Raising Good Humans Book Summary - Raising Good Humans Book explained in key points
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Raising Good Humans summary

Hunter Clarke-Fields

A Mindful Guide to Breaking the Cycle of Reactive Parenting and Raising Kind, Confident Kids

4.5 (303 ratings)
18 mins

What is Raising Good Humans about?

Raising Good Humans (2019) is a mindful parenting guide that teaches you how to stop yelling and get grounded. It features healthy practices that can help you break generational cycles and be a better parent.

Table of Contents

    Raising Good Humans
    summarized in 8 key ideas

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    Key idea 1 of 8

    You can’t control this.

    There you are, looking your five-year-old dead in the eye. For the third time you say, “Don’t you dare touch that vase.”

    Time slows down. Silence fills the room. Maybe you hear the distant rustle of a tumbleweed rolling by as the standoff intensifies. Your little angel smiles devilishly, stares at you without flinching, and pokes the vase – knocking it to the floor with a crash.

    What are you supposed to do? We’ll start with what you can’t control. Whatever feelings come up – possibly a rush of rage and indescribable frustration – are beyond your control. Your stress response is natural and automatic. It comes from a part of your brain called the amygdala.

    Here’s the bad news: when you’re in a state of high stress and your amygdala is activated, you are not capable of responding in a logical, controlled way. The part of your brain that thinks and considers is called the prefrontal cortex – and it’s completely paralyzed when you’re in a state of fight, flight, or freeze.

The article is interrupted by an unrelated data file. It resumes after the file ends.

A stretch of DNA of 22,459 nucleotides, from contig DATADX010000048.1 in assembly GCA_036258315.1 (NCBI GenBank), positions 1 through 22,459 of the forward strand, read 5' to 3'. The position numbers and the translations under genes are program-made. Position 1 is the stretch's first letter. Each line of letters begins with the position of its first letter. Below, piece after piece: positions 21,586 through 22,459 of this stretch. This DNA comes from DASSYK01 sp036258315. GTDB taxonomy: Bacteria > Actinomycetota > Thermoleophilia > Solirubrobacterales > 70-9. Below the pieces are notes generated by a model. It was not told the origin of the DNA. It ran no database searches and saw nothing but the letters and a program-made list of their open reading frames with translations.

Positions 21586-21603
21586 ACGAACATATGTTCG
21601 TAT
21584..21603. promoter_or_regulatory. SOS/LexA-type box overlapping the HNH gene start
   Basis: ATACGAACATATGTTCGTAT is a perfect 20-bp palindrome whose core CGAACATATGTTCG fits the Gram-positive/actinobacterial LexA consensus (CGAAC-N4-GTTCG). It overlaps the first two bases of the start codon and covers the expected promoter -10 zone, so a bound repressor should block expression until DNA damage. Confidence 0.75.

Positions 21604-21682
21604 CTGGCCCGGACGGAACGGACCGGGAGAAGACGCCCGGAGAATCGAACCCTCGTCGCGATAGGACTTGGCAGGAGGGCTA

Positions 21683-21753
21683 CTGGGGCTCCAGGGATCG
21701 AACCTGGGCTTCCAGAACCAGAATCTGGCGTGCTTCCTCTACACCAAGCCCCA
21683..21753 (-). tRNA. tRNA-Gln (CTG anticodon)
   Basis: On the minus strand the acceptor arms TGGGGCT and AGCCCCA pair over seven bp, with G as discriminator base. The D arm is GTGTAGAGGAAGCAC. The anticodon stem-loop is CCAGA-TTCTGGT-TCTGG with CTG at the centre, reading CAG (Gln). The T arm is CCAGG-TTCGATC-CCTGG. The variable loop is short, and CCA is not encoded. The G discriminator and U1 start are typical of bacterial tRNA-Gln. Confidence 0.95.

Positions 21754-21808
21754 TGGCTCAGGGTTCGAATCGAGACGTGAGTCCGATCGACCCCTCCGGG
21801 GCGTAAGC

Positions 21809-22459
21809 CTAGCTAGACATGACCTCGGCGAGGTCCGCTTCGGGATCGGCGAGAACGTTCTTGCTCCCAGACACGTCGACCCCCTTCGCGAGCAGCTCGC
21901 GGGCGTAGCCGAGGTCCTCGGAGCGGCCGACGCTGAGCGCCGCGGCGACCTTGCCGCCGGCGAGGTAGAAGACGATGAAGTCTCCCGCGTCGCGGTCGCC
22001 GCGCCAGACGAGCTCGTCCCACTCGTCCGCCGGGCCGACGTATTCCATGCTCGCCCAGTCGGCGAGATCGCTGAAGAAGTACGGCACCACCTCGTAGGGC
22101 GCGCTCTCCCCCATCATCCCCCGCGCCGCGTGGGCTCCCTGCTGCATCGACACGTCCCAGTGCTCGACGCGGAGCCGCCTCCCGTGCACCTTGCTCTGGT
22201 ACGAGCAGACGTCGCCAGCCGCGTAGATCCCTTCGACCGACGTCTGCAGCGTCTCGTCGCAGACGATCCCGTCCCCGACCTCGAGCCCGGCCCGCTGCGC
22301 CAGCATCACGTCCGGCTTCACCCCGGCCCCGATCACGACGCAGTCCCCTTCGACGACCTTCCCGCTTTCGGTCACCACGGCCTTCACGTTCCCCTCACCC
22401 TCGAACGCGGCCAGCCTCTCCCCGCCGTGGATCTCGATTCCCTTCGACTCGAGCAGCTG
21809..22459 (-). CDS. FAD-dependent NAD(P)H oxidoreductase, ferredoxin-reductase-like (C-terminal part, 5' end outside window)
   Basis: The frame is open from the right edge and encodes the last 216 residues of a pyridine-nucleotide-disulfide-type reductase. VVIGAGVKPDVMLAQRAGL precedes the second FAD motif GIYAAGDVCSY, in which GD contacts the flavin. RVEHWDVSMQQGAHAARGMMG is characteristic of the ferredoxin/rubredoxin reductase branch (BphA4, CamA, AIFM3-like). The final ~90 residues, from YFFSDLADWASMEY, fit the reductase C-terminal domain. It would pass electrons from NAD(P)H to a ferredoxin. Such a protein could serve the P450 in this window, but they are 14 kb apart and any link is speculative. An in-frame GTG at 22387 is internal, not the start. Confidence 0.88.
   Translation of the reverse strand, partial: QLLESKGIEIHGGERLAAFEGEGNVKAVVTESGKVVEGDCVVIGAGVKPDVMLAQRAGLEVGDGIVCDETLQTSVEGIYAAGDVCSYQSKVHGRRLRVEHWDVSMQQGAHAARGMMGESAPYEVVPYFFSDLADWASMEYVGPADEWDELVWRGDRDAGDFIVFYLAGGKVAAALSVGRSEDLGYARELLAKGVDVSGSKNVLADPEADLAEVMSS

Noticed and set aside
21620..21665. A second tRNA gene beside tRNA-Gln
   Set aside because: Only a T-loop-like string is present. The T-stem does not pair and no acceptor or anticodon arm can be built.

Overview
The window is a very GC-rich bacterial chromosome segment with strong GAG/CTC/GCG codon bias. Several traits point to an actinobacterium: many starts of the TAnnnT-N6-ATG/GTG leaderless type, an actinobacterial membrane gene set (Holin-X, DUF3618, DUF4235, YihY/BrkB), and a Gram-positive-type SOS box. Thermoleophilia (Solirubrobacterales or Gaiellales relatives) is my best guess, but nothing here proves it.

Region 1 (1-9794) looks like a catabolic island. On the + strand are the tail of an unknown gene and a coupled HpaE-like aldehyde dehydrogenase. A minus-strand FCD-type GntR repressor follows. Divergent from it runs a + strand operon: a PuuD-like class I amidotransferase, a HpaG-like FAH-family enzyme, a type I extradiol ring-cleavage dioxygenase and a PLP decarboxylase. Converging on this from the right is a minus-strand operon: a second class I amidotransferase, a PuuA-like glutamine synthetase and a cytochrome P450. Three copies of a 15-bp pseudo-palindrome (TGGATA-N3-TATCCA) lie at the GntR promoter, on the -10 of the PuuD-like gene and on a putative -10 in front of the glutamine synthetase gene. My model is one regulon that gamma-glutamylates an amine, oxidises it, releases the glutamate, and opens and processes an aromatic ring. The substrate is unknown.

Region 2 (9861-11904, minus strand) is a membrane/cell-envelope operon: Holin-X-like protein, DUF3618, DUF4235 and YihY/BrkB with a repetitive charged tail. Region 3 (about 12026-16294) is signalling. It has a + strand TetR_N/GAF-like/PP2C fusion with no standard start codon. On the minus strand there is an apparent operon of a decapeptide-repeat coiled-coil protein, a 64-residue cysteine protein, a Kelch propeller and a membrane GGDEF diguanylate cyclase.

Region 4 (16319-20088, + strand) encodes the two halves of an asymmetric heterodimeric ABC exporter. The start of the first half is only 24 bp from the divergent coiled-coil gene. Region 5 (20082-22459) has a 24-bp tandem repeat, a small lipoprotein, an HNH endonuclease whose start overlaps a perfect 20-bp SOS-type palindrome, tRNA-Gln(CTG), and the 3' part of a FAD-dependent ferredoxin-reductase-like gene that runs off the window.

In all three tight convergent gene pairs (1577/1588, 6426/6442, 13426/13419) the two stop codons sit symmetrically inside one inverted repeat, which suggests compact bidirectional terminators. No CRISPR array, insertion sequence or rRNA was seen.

So is that it? You’re just doomed to yell at your kids until they stop pushing all your buttons?

    Of course not. Here’s the good news: the answer to the problem of reactions that are out of your – and your kids’ – control is mindfulness. 

    Yes, we’ve all heard the term. Frankly, it has been used to death in everything from Instagram stories to parenting podcasts. But here’s the deal. Research using MRI scans has shown that after only eight weeks of some kind of consistent mindfulness practice – whether it’s meditation or yoga or something else – the amygdala actually shrinks. Even better, the connections between your prefrontal cortex and the rest of your brain grow stronger.

    So as much as we’re becoming jaded to the concept of mindfulness, it’s truly the best and only practice that can help us break the generational cycles of yelling, punishing, and raging at our kids.

    To get a good grasp of what mindfulness means in the context of this Blink, here’s an exercise you can do. Pick an activity. It can be washing the dishes, going for a walk, taking a bath, or anything else really. 

    Let’s say you choose washing the dishes. To practice mindfulness, you’re going to slow down your mind. Instead of rushing through the dishes to get it done, begin inhaling and exhaling deeply and intentionally. Listen to the sound of the water. Take note of how it feels running over your hands. Give names to any feelings that arise.

    Be mindful of each moment in the process.

    And that’s it. You’ve begun training your brain, teaching it to take control of its perceptions. Keep in mind that this is a practice – meaning it is ongoing and requires consistency. This is also the foundation you’re going to build your new, amazing parenting skills on.

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    About the Author

    Hunter Clarke-Fields is the “Mindful Mama Mentor” on a mission to end negative generational patterns. Combining her 20 years of experience in meditation and yoga with her personal journey as a mom, Clarke-Fields guides parents toward taking control over their reactionary behavior to become skillful in their caregiving role.

    Who should read Raising Good Humans?

    • Parents who want to stop yelling
    • Teachers and parents who need better conflict management strategies
    • Caregivers interested in personal development

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